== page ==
University of California-Berkeley

The University of California-Berkeley (commonly called Berkeley) located in Berkeley, California is a public research university. The university sits on the eastern side of San Francisco Bay and occupies 1232 acres. It offers around 350 undergraduate and graduate degree programs. Berkeley is the oldest campus affiliated with the University of California, and is a founding member of the Association of American Universities. Berkeley has very high research activity, and had $652.4 million in development and research expenditures in 2009.



In 1866, the College of California purchased land that the currently Berkeley campus is located on. It eventually merged with other state-run colleges to form the University of California. At the turn of the 20th century, President Benjamin Ide Wheeler helped grow Berkeley’s reputation. Wheeler succeeded in procuring scholarship and research funds and helped attract renowned faculty to the school. During the presidency of Robert Gordon Sproul (1930-1958), Berkeley gained recognition as a major research university. It was during Sproul’s tenure that the American Council on Education ranked Berkeley as second to only Harvard in the number of distinguished departments. Berkeley participated in the V-12 Navy College Training Program during World War II along with 130 other colleges. Berkeley’s cutting-edge research in nuclear physics helped develop the atomic bomb. Today, Berkeley ranks in the top 5 in Arts & Humanities, Engineering, Life Sciences, Natural Sciences, and Social Sciences according to U.S. News.

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The University of California-Berkeley has many top programs, including the Goldman School of Public Policy. U.S. News ranks the Public Affairs and Public-Policy Analysis programs as 6th and 1st respectively in the country. Most of the students at the school are enrolled in the Masters of Public program, which emphasizes the quantitative and applied dimensions of policy making. The degree may be earned concurrently with degrees from other Berkeley schools, including engineering, law, and public health. While the school does not offer a bachelors-level degree, undergraduates can minor in public policy. All public policy courses provide strong foundations in law and political decision making, and equip students with analytical concepts and tools. The small class sizes help students enjoy a sense of camaraderie with faculty and other students. Berkeley also has an excellent law program. Berkeley Law School is ranked as the 9th best law school in the country by U.S. News, and 1st in Intellectual Property Law. The School of Law does not use GPAs or letter grades in an effort to end student rivalry, and allows students to shape their curriculum to their interests after their second semester. Students also have many opportunities to get involved in clinics and student publications. Berkeley pioneered the green movement, creating the country’s first environmental law program, and was the first U.S. Law School to offer Ph.D. and M.A. degrees in Jurisprudence and Social Policy.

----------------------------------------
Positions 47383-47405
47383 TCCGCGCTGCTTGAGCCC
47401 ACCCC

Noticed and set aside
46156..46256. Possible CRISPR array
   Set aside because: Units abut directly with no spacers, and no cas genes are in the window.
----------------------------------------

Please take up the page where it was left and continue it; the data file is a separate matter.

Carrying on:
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Pros & Cons

The University of California-Berkeley is ranked 21st in the country by U.S. News, and is widely considered as one of the most prestigious universities in the world. It is situated overlooking San Francisco Bay, and is within driving distance to both San Francisco and Oakland, both of which are major cities that provide numerous entertainment options for students looking to take a break from school for an evening or weekend. Berkeley has a thriving Greek life with over 55 sorority and fraternity chapters. It also has over 700 student organizations on campus. Berkeley’s 21.6% acceptance rate is low, but not as low as some other institutions with a similar academic ranking. It also has around 60% of its classes with fewer than 20 students, which is excellent despite its 17:1 student-faculty ratio, which could be better. In-state tuition costs $11 767 while out-of-state tuition costs over $34 000. Room and board is very expensive at $15 272 per year, which is more than most other universities around the country. 57.4% of undergraduates require financial aid to help pay for tuition and room and board.